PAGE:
Around noon yesterday, the police saw an opportunity to take action.

Police force open window, cut gate

FLAT: The burnt gate after the police cut through the lock. TNP PHOTOS: AHMAD FARUQ ROZALI


SOC officers broke into the flat through the windows to rescue the boy, while the front gate was cut for other officers to enter and arrest the man, said the police in a statement yesterday.

IN ACTION: (Above) Special Operations Command officers cutting the lock of the metal gate. Meanwhile, the team getting ready in the corridor of the fifth storey. They then entered the flat and arrest the 39-year-old man. PHOTOS: COURTESY OF SINGAPORE POLICE FORCE

During the operation, the sound of breaking glass could be heard and sparks could be seen as the gate's lock was cut.

The man was taken out in handcuffs, with a blanket draped over his shoulders, and put inside a police car.

The boy was later assessed by para­medics, but was not taken to hospital.

He was physically unharmed throughout the operation, and the police are working with the Ministry of Social and Family Development on his well-being.

Police investigations are ongoing.

Assistant Commissioner of Police Lian Ghim Hua, who was in charge of the operation, said: "It was a challenging operation as the safety of a two-year-old child was involved, and the negotiations were also protracted, running to some 17 hours.

"Securing the safe release of the child was my top priority. I am glad the operation turned out well with the child safely secured through a coordinated operation involving officers from various police units and SCDF."


FLAT: The one-room rental flat was simply furnished. TNP PHOTOS: ISKANDAR ROSSALI, AHMAD FARUQ ROZALI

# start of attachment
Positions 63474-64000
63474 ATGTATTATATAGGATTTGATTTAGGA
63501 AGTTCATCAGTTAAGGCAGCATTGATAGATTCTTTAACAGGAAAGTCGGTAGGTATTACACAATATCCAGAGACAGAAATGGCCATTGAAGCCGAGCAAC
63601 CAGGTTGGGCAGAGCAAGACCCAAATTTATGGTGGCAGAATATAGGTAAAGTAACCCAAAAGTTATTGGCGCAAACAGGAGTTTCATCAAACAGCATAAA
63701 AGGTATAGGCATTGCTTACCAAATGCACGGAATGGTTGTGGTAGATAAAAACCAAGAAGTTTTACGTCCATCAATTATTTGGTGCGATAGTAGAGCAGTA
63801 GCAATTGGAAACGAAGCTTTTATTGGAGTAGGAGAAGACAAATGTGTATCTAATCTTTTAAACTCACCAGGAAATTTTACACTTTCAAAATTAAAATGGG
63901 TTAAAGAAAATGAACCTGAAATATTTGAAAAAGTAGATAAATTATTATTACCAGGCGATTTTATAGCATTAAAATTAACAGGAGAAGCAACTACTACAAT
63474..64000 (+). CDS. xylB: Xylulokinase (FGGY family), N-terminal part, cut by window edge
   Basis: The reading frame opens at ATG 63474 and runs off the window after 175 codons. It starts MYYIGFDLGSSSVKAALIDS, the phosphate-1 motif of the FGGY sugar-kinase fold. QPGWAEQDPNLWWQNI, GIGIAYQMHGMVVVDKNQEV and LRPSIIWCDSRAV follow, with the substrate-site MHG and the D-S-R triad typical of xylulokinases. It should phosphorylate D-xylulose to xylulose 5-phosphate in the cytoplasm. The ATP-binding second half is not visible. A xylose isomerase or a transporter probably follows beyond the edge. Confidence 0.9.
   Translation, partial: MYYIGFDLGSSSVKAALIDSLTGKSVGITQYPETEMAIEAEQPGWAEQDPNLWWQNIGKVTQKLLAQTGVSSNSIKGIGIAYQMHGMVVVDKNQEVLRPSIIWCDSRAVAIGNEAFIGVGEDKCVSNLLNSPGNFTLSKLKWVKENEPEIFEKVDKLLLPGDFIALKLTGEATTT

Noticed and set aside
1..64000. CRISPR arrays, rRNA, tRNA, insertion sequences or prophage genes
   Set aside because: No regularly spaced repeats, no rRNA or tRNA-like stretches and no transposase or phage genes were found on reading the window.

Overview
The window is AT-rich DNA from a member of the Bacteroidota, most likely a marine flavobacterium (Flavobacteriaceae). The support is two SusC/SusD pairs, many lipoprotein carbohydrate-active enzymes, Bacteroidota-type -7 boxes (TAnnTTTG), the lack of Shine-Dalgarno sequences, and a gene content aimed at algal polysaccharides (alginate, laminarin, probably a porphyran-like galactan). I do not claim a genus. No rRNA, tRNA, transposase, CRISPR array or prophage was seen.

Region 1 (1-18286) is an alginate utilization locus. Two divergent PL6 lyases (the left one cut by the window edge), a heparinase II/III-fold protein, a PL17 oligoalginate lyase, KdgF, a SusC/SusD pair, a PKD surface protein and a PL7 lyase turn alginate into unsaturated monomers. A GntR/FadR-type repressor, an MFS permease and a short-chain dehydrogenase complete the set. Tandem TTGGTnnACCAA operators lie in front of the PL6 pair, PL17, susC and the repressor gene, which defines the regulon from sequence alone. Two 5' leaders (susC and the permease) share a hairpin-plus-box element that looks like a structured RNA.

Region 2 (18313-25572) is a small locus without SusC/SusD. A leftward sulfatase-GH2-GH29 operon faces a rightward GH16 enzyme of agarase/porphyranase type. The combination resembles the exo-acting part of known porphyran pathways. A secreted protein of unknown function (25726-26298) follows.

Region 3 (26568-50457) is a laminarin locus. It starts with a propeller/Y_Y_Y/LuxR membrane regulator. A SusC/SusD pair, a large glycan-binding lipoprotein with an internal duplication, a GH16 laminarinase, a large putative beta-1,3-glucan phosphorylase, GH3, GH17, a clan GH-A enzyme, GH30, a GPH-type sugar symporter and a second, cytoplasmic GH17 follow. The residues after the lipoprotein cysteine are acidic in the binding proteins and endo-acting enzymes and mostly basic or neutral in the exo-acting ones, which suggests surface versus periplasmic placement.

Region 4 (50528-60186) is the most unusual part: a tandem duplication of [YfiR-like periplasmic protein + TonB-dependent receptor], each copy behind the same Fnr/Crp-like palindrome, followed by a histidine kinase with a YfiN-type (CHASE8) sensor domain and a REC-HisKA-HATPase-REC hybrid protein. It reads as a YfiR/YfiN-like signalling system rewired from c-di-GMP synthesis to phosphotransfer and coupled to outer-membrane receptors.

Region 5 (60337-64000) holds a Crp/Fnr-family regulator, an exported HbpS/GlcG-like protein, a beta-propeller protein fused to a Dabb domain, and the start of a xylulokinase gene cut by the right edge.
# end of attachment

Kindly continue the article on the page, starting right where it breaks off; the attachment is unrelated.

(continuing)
The media were later allowed to gather outside the unit where the hostage situation took place.

The metal gate was burned where the police had cut through the lock, and there was debris on the floor. Glass shards from shattered window panels were scattered all over the corridor. The one-room flat was furnished simply with a queen size bed, television and fan.

Five of the woman's relatives were seen entering the flat. They declined to speak to the media.

A resident on the sixth storey, who wanted to be known only as Madam Aliyah, 55, said she felt relieved.

"I couldn't sleep the whole night, I even called my boss to tell him I couldn't come to work today," she said.

"I was praying for the boy the whole night. I was so relieved when they rescued him."

Neighbours: Couple frequently argued

The couple moved into a one-room rental flat on the fifth storey of Block 462, Sembawang Drive, about a year ago.

The woman is a widow with four young children. The 2-year-old boy in the centre of the drama is her youngest.

Her other children were with their grandmother in Woodlands when the incident happened, said Sembawang GRC MP Lim Wee Kiak.

Neighbours in the rental block said they often overheard the couple arguing over money and infidelity.

The quarrels got violent sometimes, with the neighbours hearing glass breaking, doors slamming and furniture being dragged around.

A neighbour, who lives on the third storey and wanted to be known only as Ms Ana, said she saw the couple arguing at the void deck two weeks ago.

"They quarrel every day, sometimes into the wee hours. I often hear the baby crying and the television turned on loudly," she said.


Ms Ana, 38, who is self-employed, added that the police were called to the unit after one argument two months ago.

Another neighbour, Madam Masdia Gea, 33, who lives on the same floor, said: "I told my children to ignore their quarrelling.

"They always slam the doors, and they have been fighting ever since they moved in a year ago."

But the housewife added that the couple were friendly, and did not cause any trouble to their neighbours.

"They would usually just say 'hi' and 'bye' and smile when we meet in the corridor," she said.

A young child, almost three years old, was being held, and it must have been traumatic... Our officers moved in, it was a very successful operation... But that is what we do every day. Our officers deserve congratulations for having done well. A life is saved but again, it brings home the problem of drugs.

- Minister for Home Affairs and Minister for Law, K. Shanmugam